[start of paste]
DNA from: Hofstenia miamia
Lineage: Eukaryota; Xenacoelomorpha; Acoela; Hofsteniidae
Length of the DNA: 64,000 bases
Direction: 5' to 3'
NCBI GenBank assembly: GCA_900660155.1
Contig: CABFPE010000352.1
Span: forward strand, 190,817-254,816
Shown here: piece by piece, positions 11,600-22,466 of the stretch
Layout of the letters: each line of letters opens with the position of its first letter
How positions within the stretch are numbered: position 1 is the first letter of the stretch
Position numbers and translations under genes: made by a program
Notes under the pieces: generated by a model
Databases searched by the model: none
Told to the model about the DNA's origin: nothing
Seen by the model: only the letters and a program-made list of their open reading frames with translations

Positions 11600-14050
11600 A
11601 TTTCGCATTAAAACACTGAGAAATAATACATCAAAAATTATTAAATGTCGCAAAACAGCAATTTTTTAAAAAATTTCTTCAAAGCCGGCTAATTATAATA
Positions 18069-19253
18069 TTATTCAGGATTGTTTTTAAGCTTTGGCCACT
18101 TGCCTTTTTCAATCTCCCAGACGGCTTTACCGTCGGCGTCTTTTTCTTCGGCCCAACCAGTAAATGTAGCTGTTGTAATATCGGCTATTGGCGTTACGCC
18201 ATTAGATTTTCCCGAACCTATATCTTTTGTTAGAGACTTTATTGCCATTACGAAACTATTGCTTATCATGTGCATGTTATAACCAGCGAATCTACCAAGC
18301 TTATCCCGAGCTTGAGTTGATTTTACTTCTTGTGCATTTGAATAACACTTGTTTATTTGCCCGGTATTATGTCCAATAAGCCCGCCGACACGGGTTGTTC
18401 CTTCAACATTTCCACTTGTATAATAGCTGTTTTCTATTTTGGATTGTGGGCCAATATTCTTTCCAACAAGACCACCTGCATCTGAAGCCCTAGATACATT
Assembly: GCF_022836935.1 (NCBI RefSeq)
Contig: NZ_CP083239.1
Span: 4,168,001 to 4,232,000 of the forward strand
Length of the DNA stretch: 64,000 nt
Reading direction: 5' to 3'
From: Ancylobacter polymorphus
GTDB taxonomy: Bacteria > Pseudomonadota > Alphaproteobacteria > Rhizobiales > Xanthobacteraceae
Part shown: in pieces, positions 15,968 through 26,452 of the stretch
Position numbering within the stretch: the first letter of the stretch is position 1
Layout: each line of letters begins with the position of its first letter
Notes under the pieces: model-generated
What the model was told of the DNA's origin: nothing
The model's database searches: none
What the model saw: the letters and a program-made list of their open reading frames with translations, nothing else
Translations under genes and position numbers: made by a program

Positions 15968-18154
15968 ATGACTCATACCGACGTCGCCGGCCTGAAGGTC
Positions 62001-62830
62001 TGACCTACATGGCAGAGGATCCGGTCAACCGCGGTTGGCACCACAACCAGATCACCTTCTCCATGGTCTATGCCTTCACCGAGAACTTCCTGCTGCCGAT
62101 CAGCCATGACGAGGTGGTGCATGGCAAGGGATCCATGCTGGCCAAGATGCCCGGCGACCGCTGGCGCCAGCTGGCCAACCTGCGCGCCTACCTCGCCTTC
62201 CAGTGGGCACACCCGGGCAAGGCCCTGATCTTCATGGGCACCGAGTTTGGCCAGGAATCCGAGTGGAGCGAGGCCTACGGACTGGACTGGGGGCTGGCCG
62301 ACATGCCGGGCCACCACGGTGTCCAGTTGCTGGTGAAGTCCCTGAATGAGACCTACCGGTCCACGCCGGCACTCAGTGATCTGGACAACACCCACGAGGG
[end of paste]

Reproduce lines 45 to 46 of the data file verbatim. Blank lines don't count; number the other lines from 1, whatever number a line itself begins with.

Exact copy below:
62201 CAGTGGGCACACCCGGGCAAGGCCCTGATCTTCATGGGCACCGAGTTTGGCCAGGAATCCGAGTGGAGCGAGGCCTACGGACTGGACTGGGGGCTGGCCG
62301 ACATGCCGGGCCACCACGGTGTCCAGTTGCTGGTGAAGTCCCTGAATGAGACCTACCGGTCCACGCCGGCACTCAGTGATCTGGACAACACCCACGAGGG